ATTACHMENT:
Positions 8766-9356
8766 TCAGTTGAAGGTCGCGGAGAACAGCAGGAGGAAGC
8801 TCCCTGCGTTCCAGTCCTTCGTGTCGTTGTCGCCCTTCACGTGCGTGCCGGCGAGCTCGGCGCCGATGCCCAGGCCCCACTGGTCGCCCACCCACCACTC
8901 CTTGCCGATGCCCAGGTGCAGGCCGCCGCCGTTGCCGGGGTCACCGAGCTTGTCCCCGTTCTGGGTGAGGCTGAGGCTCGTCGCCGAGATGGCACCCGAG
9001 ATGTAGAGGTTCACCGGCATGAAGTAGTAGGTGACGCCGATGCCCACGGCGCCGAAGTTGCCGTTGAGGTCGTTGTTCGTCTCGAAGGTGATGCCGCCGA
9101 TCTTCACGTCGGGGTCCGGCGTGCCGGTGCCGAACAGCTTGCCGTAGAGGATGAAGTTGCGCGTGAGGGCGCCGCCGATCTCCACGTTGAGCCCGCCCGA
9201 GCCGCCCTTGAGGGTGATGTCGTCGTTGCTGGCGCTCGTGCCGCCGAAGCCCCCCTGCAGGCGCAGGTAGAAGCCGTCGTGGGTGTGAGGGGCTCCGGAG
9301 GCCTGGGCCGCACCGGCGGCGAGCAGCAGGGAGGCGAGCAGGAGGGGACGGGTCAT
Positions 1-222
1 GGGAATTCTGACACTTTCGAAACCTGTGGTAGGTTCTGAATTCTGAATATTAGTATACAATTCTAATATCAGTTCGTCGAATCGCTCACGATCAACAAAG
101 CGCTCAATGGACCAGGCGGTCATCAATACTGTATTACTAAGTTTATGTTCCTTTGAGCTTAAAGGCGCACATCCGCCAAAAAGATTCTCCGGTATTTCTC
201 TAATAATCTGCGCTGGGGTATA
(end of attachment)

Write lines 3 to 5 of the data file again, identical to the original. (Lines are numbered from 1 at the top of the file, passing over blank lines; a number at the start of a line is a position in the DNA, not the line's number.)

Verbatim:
8801 TCCCTGCGTTCCAGTCCTTCGTGTCGTTGTCGCCCTTCACGTGCGTGCCGGCGAGCTCGGCGCCGATGCCCAGGCCCCACTGGTCGCCCACCCACCACTC
8901 CTTGCCGATGCCCAGGTGCAGGCCGCCGCCGTTGCCGGGGTCACCGAGCTTGTCCCCGTTCTGGGTGAGGCTGAGGCTCGTCGCCGAGATGGCACCCGAG
9001 ATGTAGAGGTTCACCGGCATGAAGTAGTAGGTGACGCCGATGCCCACGGCGCCGAAGTTGCCGTTGAGGTCGTTGTTCGTCTCGAAGGTGATGCCGCCGA